The organization of newly replicated E. coli chromosomes is described in a recent EMBO Journal paper by Solveig Fossum (first author), Elliot Crooke and Kirsten Skarstad. The current impact factor of EMBO Journal is 10.086.
A combined flow cytometry and fluorescence microscopy study showed that newly replicated sister origins were organized in a pairwise fashion. After a period of colocalization, sister origins were segregated in opposite directions.
Summary of the findings, from the authors:
In rapidly growing E. coli cells, the DNA replication period is longer than the generation time. In such cells, initiation of replication occurs at two or four origins in the “mother”- or “grandmother” generation respectively.
We have found that sister origins were colocalized within the cell for an entire generation or more whereas sister origins in slowly growing cells were colocalized only for 0.1-0.2 generations. Studies of replication fork organization also indicates colocalization of sister replication forks during rapid growth. Both findings indicate a higher order organization of DNA replication components in cells that grow with overlapping replication cycles.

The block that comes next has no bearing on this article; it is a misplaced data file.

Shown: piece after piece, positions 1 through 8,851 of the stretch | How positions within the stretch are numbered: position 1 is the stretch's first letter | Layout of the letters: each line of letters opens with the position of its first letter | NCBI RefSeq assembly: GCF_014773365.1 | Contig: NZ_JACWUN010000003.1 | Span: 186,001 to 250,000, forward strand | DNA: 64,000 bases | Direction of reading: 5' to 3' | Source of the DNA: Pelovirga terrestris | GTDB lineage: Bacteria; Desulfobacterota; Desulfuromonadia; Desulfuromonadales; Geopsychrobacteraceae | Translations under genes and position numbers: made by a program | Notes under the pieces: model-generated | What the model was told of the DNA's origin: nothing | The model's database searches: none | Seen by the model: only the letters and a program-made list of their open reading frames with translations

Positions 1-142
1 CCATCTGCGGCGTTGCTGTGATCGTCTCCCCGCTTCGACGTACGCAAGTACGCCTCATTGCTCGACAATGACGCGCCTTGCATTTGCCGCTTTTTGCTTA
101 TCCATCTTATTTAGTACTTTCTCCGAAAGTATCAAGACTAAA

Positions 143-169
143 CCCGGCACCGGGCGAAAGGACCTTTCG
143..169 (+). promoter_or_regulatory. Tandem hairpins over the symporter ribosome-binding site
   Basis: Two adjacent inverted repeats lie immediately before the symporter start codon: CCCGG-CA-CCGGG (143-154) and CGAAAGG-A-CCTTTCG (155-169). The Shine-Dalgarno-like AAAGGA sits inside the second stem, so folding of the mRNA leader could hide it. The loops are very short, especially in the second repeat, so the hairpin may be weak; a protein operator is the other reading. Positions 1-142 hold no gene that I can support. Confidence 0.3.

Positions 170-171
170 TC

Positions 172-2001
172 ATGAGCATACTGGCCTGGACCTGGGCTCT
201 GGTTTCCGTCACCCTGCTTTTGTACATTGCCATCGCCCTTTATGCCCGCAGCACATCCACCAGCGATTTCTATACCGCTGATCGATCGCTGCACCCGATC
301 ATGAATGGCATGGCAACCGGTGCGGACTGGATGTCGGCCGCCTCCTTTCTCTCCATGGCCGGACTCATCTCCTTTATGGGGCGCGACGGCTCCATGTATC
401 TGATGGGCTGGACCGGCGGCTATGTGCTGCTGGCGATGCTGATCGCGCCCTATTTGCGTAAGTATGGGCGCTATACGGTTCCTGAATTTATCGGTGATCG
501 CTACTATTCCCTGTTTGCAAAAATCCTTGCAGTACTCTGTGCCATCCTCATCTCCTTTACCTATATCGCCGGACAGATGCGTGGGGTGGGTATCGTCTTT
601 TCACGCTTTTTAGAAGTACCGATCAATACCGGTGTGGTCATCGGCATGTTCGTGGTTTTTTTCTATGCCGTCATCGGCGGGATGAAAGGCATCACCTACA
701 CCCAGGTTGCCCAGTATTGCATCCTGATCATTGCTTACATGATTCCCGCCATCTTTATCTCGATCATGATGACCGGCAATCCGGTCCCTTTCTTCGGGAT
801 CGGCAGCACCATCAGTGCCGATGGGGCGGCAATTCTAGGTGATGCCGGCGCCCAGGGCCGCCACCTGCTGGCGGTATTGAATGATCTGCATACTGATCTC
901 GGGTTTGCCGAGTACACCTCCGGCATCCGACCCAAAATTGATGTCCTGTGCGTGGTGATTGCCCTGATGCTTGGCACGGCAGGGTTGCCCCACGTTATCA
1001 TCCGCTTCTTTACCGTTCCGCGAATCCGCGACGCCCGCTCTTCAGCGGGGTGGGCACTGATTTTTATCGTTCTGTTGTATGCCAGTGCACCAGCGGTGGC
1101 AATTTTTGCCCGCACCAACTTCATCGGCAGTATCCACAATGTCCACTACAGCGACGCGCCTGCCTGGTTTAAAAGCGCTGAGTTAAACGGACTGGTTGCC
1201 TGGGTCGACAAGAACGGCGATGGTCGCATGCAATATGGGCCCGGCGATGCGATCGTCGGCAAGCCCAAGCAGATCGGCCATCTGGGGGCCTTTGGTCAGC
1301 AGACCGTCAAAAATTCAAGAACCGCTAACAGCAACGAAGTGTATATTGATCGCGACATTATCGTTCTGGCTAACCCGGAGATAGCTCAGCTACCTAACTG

The role of origin sequestration and the SeqA protein in this organization was also studied. The results indicate that correct organization of sister origins and sister replication forks is dependent on the binding of SeqA to newly formed DNA at the replication fork, but independent of origin sequestration.
Fossum S, Crooke E, Skarstad K.
Organization of sister origins and replisomes during multifork DNA replication inEscherichia coli.
EMBO J. 2007 Oct 4; [Epub ahead of print]
Home page of Kirsten Skarstad's group - Bacterial Cell Biology (radium.no/skarstad)
Institute for Cancer Research
Figure from the article (click to enlarge):